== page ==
At our company we do a lot of different types of marketing. We range from trade shows to print to all variations of online stuff, etc., etc. Not matter what you do – you have to go into a “campaign” justifying the expected ROI. One of the items we have been experimenting with over the last couple of years is direct mail. This is an example of one we launched this week that has an expected return of 300%.
1. There is a formula for everything. In this instance, we are just looking for the potential profit of a one-time sale. We can get very complex here, but what you are really trying to do is justify the cost of the initial project and at least make sure you are breaking even.
2. Make room for Error. In this instance we bought a mailing list for a specific SIC (Standard Industrial Classification – something like that) Code for a specific geographical area. Having used lists like these in the past, we know that 10-15% of the companies are going to be “no good” for some reason or another. We look at the worst case scenario, i.e. we count on 15%.
3. Know your Gross. Make sure to know the gross profit of whatever it is you’re selling. When doing this try to account for all the things that go into it when the customer follows through on your offer. In our case we are trying to sell and item (best case), and with that we offer free shipping. We have to account for this cost when calculating our profit per sale.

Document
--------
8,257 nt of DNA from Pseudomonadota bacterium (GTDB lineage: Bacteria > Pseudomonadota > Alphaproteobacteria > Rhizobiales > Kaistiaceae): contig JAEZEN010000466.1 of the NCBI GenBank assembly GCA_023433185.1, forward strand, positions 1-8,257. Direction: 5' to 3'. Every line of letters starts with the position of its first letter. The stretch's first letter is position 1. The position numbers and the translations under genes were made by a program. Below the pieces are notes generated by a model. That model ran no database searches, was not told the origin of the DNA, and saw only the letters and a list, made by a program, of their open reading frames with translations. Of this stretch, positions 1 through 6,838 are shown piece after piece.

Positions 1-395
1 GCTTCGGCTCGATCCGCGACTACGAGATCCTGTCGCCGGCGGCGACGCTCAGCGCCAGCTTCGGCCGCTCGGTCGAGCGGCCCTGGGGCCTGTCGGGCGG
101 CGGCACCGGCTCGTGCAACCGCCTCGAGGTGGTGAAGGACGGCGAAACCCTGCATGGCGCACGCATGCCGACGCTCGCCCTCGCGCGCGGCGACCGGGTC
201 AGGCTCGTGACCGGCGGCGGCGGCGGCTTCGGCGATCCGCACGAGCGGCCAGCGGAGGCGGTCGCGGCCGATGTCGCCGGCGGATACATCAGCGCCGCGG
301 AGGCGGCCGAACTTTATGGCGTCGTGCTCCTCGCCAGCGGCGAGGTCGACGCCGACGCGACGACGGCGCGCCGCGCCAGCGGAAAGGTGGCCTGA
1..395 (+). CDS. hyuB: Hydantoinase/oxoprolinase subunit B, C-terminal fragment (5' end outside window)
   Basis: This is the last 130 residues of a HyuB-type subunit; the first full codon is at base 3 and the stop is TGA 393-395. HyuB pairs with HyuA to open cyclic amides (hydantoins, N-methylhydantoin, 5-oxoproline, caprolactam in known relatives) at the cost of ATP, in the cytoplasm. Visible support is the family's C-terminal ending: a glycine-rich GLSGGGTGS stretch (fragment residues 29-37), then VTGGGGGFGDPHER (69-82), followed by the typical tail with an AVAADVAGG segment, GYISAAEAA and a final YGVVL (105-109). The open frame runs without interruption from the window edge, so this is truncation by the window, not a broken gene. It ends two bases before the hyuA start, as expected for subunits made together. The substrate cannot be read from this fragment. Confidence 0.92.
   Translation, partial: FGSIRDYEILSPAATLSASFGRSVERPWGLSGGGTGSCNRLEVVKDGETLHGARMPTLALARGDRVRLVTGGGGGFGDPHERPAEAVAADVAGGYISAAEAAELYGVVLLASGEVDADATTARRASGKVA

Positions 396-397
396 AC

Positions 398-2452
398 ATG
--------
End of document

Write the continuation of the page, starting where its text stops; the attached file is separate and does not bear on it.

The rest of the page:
4. If you don’t know it, fake it. I would love to say we are super smart marketers who know all the conversion rates for all the things that we do, but we typically just shoot from the hip (although our aim is getting better). In this case we are just using and industry standard of 2% conversion on direct mail pieces. Our design is strong, so I believe it could be higher – but it could be as low as .5% and we would still break even on the endeavor.
5. Your cost is the only constant. Where we have to do a lot of guess work in terms of how much we are going to make – you know how much it is going to cost. This is the stick that you measure “whether or not a campaign is worth” against. Trust me and don’t change your assumptions to justify your purchase – you always end up disappointed.
Here my quick formula:
(#M x (1-E%) x C% x PI) – (TC) = Profit
#M = Number of Mailers
E% = Error %
C% = Conversion %
PI = Profit per Item sold
TC = Total Costs
Our Current Mailer:
(9,500 x (1-.15) x .02 x $100) – ($4,100) = $12,050
$12,050/$4,100 = 294%
Marketing is an imperfect science, but you don’t always have to go into it blindly. Always know what you need to do to at least break even. Go to www.ScorpionCoatings.com/Marketing-Programs/ for more information on Scorpion’s marketing programs. If you would like to see a sample of the mailer we sent, feel free to email me at Clayton@ScorpionCoatings.com.